Films have always been the main event at the Golden Globe Awards. Movie stars occupy the tables near the stage, while TV winners often face a long hike from the back of the Beverly Hilton's ballroom to accept their statuettes.
But with more shows and networks scrambling for an ever scarcer audience, the Hollywood Foreign Press Assn.'s boozy bash has become a major TV launching pad. The group's willingness to embrace the new — evident this year in an abundance of nominations for streaming networks — is making its television trophies increasingly vital in helping less established shows and platforms find an audience.
"The Golden Globes hands down changed so much for myself and the show," said Gina Rodriguez, who won the lead actress comedy Globe last year for CW's "Jane the Virgin." "It gave us a visibility for many who weren't drawn to the CW network most likely because they believed they weren't the demographic. After the Globes, many checked it out and saw how the CW was expanding that 'demographic.'"
Heading into the ceremony Sunday night, the network with the most Globes nominations is not awards titan HBO, but Netflix. The subscription service received eight nominations, including nods for first-year series "Narcos" and "Master of None." Other upstarts did well too: Starz earned six noms, Amazon five. Meanwhile, the ceremony's broadcaster, NBC, was completely shut out.
Networks and streaming services see the Globes, which typically averages around 20 million viewers, as a way to attract an audience as well as validate their own overall standing. After Amazon's "Transparent" won the comedy series Globe last year, the service saw a "significant uptick" in viewership, Amazon Studios chief Roy Price said, both for the show and other programming.
"It was a vindication of the show and to some extent a vindication of our approach, which is to find super talented people who want to bring something new and interesting to the screen," Price added. "It was also reassuring to the creative community that their work will be recognized in a digital environment."
The Emmys, by comparison, are notorious for rubber-stamping the same winners ("Modern Family," anyone?) year after year. The HFPA likes to spread the love around.
Yes, "Mad Men" won three years in a row for drama series, but the group also recognized the "The Shield" in 2002, years before Emmy got wise to the whole cable thing. Other notable drama winners include "Grey's Anatomy" and "Nip/Tuck," both influential and groundbreaking shows that have been largely ignored by Emmy voters.
"The Emmys nominate the same shows every year, and some years those shows deserve the nominations and some years they just get there by inertia, by default," FX President John Landgraf said. "The Golden Globes tend to refresh their nominees and winners every year They're more open-minded and adventuresome about the shows that they've been willing to sample."
This year, instead of nominating settled drama favorites as "Mad Men" or "Downton Abbey," the HFPA recognized three freshman programs: "Narcos," which follows the rise of Pablo Escobar; "Mr. Robot," a critically beloved hacker drama from USA; and "Outlander," an ambitious time-travel adventure from Starz.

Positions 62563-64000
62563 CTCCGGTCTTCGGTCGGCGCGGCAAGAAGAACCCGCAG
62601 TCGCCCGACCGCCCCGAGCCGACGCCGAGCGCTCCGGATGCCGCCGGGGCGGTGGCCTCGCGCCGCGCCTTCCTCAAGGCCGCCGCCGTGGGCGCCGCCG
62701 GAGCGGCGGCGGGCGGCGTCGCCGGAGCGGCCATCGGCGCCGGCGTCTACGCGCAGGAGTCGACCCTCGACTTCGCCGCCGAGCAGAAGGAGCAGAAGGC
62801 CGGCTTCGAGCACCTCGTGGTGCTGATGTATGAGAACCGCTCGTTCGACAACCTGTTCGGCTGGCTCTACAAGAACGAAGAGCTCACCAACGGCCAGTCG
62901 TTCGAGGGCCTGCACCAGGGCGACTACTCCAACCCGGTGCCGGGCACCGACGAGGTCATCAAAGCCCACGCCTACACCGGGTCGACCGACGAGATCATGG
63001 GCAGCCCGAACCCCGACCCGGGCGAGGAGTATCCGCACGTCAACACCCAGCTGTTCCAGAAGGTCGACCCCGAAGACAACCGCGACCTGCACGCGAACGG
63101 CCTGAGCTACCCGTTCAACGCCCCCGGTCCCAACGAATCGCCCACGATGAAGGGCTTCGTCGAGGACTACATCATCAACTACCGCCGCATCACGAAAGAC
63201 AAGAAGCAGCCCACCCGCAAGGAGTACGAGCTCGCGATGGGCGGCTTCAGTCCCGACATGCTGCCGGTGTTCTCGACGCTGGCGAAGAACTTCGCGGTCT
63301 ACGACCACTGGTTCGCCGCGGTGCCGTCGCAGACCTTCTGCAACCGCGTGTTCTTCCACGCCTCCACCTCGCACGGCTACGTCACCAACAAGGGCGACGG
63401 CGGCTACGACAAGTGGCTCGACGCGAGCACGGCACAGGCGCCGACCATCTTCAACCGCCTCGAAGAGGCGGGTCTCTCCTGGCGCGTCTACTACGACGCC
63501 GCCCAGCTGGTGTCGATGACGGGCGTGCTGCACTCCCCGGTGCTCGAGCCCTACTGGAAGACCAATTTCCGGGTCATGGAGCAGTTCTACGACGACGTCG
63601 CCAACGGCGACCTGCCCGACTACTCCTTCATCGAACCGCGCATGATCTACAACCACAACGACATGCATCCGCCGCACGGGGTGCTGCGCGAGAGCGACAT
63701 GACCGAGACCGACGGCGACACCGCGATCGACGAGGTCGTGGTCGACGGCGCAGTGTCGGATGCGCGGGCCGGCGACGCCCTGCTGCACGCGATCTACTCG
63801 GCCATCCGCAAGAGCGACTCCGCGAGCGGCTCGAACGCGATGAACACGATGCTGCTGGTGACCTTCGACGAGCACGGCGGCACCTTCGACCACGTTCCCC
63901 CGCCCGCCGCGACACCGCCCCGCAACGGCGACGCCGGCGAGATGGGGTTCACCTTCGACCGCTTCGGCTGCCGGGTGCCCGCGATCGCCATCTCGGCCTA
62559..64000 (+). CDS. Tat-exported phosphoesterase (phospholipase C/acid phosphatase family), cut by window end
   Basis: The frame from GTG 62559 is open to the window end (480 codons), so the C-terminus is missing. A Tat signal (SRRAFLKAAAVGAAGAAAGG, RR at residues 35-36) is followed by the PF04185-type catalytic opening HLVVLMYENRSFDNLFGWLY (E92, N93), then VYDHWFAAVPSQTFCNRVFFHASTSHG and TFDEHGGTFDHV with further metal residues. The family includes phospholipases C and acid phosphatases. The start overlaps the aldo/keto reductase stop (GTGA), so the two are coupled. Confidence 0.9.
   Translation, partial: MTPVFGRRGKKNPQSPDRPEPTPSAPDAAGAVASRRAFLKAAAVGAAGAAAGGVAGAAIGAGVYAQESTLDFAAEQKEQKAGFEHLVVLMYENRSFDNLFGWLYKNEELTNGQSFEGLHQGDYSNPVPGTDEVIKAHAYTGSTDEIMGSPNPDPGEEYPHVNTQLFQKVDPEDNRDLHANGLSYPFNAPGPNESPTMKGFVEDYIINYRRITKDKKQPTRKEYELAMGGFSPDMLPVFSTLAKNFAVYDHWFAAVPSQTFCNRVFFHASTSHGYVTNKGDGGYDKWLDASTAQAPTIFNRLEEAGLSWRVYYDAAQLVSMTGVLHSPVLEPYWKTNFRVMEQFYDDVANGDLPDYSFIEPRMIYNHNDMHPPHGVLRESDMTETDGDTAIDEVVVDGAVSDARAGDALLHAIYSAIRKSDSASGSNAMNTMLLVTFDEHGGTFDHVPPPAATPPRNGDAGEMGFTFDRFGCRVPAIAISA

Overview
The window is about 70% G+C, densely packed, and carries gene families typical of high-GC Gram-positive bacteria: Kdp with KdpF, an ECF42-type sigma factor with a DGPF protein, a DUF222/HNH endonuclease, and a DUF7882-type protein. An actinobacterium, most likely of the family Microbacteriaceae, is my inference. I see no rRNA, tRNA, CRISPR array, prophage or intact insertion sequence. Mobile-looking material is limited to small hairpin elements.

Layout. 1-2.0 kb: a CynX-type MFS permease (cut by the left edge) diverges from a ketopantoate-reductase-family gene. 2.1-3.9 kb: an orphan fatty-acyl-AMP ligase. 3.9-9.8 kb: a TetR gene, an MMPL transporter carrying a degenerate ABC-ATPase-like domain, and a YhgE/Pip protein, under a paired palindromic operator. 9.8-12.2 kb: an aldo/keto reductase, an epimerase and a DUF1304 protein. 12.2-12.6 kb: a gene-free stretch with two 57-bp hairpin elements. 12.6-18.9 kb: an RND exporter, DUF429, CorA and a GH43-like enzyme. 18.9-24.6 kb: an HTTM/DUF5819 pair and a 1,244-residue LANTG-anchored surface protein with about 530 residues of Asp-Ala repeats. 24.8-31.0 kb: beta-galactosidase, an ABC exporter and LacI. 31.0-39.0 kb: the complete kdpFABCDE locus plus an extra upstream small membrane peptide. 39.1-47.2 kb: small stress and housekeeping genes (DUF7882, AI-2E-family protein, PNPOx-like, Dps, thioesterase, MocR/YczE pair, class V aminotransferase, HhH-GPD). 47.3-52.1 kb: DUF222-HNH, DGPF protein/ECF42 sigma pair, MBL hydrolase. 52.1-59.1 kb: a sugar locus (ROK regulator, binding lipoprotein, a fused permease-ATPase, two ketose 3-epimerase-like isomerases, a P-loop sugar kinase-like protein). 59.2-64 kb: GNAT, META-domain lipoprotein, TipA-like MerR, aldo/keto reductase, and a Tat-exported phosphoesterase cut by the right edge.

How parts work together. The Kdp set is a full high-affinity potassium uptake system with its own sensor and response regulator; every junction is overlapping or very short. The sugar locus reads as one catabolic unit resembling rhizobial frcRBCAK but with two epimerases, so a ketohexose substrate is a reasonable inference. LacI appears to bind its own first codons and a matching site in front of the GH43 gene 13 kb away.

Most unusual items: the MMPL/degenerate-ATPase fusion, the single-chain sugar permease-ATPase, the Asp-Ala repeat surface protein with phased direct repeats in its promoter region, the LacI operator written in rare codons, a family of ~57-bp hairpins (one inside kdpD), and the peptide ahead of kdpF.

The category also included "Empire," Fox's hit hip-hop soap opera, whose first season began too late for consideration last year. HBO's "Game of Thrones" is the only returning nominee in the field.
The HFPA's taste in comedies and musicals has been even more idiosyncratic. While it has honored such awards favorites as "30 Rock" and "Modern Family," the group has also made unexpected choices with "Ugly Betty," "Brooklyn Nine-Nine" and "Extras." Even by its unpredictable standards, the HFPA outdid itself this year, nominating "Veep" and "Silicon Valley" (both from HBO) along with a whopping four shows from streaming networks: "Casual" (Hulu), "Mozart in the Jungle" (Amazon), "Orange Is the New Black" (Netflix) and "Transparent" (Amazon).
"Even if something isn't necessarily a mainstream hit or a precious Hollywood industry darling, it's something that they're not afraid to endorse," said Chris Albrecht, chief executive of Starz. The premium cable network had a breakout year in the nominations.
Albrecht also suggested that the HFPA, composed of journalists who write about the entertainment business, may be more up to date with the latest shows — and less biased — than the members of other awards societies made up of "cliquey peer groups" of actors, writers, directors and other industry professionals.
"I really do feel like the HFPA, whose job it is to cover television, are the most likely people to have really watched the shows before they vote for them," Albrecht said.
The HFPA's 82 voting members take some of the cues from a three-person television committee, chaired by Australian writer Jenny Cooney. The committee organizes press conferences with TV series creators and casts, events that Cooney says can be instrumental in piquing voters' curiosity about programs.
"They are relentless," said Thomas Castaneda, an awards consultant hired by networks to court the HFPA. "When it comes to television, they are the most forward-thinking awards group."
But there's a fine line between "forward-thinking" and "jumping the gun." Some prominent members of the TV industry gripe that the HFPA sometimes favors, in one exec's words, "the new and the shiny," even if it's not warranted.
Last year, "The Affair" and its lead actress, Ruth Wilson, won Globes for the first season of the inventive show, which told the story of an adulterous relationship from the divergent perspective of each partner. This year, neither Wilson nor the series is nominated.
Not that you're ever going to hear the winners complain. Reflecting on "Brooklyn Nine-Nine's" win for comedy series two years ago, show co-creator Dan Goor says of the HFPA: "Their taste in television, especially in the year 2014, is impeccable."